This course introduces concepts and techniques of digital media as critical practice. Students will produce imagery in relation to social responsibility and cultural awareness. Dominant aesthetic conventions that favor expression over concept will be challenged as students learn to mindfully engage with digital media as a powerful form of art making, uniquely capable of responding to our rapidly transforming worlds.  Additional fee for course:  $50

Robin Gerchman

Moving Stories and Conversations
Transcript Title: Moving Stories
Course Number: rFLA 100A
Meets: MWF 9:00 - 9:50
Theme(s): Identity and Enduring Questions

Course Description:
Through dance, reading, reflective writings and conversations, this course will give students an awareness of their authentic voice in society. A synergy of movement, written word and voice is the platform from which this is to be created.  Students will narrate who they are, what they stand for, and what they believe in.  The opportunity to share this with the community will compel the students to create their own personal "moving" story.

Hilary Cooperman

Performance and Culture of the Middle East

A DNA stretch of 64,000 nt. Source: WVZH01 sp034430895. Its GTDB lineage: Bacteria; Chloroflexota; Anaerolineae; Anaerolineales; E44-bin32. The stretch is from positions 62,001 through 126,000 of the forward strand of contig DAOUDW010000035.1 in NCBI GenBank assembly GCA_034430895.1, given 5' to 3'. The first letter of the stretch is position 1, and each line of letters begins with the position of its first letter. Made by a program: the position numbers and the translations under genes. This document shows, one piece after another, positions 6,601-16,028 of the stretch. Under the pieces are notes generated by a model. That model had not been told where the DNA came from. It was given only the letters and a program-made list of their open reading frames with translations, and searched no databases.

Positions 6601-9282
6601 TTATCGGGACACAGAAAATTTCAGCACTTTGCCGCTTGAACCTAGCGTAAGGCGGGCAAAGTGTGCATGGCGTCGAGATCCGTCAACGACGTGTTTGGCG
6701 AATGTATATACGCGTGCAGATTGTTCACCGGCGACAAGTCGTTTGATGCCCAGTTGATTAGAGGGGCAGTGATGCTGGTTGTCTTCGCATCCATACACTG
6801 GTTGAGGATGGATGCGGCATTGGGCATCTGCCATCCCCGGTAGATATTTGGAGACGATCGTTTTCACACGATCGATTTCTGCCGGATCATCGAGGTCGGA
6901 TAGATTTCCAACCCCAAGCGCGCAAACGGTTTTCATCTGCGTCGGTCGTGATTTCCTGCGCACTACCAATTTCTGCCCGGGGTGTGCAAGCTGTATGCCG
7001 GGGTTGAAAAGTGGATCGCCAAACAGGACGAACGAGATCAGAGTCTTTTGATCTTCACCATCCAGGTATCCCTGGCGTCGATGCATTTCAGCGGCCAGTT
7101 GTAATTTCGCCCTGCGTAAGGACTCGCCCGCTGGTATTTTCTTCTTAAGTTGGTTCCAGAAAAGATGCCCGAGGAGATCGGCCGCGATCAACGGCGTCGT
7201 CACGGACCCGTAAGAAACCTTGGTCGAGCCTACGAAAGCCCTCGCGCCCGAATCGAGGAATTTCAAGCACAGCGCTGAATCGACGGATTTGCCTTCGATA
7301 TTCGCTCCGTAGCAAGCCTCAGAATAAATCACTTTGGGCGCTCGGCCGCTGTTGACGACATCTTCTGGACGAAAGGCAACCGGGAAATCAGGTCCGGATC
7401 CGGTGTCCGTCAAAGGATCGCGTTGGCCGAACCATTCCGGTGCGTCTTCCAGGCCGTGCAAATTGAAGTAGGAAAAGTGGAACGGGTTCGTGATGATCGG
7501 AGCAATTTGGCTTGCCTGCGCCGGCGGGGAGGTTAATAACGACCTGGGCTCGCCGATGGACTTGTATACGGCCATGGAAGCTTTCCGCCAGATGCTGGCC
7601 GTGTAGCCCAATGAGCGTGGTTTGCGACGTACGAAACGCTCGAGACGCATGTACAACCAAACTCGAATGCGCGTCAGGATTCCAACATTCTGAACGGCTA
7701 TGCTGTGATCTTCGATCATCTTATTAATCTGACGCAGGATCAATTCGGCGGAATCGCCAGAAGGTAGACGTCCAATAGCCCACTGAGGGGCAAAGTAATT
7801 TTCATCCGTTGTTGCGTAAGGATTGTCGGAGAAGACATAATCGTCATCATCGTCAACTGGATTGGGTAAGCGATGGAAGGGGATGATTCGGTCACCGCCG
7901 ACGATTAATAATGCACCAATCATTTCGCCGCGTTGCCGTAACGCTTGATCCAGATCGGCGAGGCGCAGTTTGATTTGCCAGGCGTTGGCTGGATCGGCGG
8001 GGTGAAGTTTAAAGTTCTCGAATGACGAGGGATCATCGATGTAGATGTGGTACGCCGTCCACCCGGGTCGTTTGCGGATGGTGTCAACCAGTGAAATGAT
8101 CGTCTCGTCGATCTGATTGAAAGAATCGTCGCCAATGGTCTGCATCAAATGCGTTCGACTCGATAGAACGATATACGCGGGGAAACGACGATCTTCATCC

Transcript Title: Perf & Culture of Middle East 
Course Number: rFLA 100A
Meets: section 1: T,R 8:00 - 9:15; section 2: T,R 9:30 - 10:45
Theme(s): Identity and Cultural Collision

Course Description:
In this cousrse we will look at the refugee experience inthe Middle East and begin to unravel nottions of home andcitizenship. We will explore literary texts, news articles,first-hand accounts and found objects to begin to examineand represent what we learn through arts-based researchand devised performance practices. In addition to a rangeof materials and textual sources, we may also use video,photogrphy, interactive digital media and sound to enrichand intensify our exploration of contemporary issuessurrounding the refugee experience.

Social Sciences (C)

Amy McClure

Conformity and Deviance: Self and Society
Transcript Title: Identities: Conformity&Devianc
Course Number: rFLA 100C
Meets: T,R 8:00 - 9:15
Theme(s): Identity

Course Description:
Who am I? Am I truly unique or merely a product of my environment? How might my personality, values, feelings, and behaviors differ had I been born on the other side of the planet, in another time, or even just in another body? In this course, we will address precisely these kinds of questions by examining the complex processes through which identity is formed within society. In particular, we will explore the ongoing tension between human agency and social structure. We will examine the conditions under which people are likely to conform or deviate from social norms. We will employ a sociological perspective to make sense of all these questions and many more.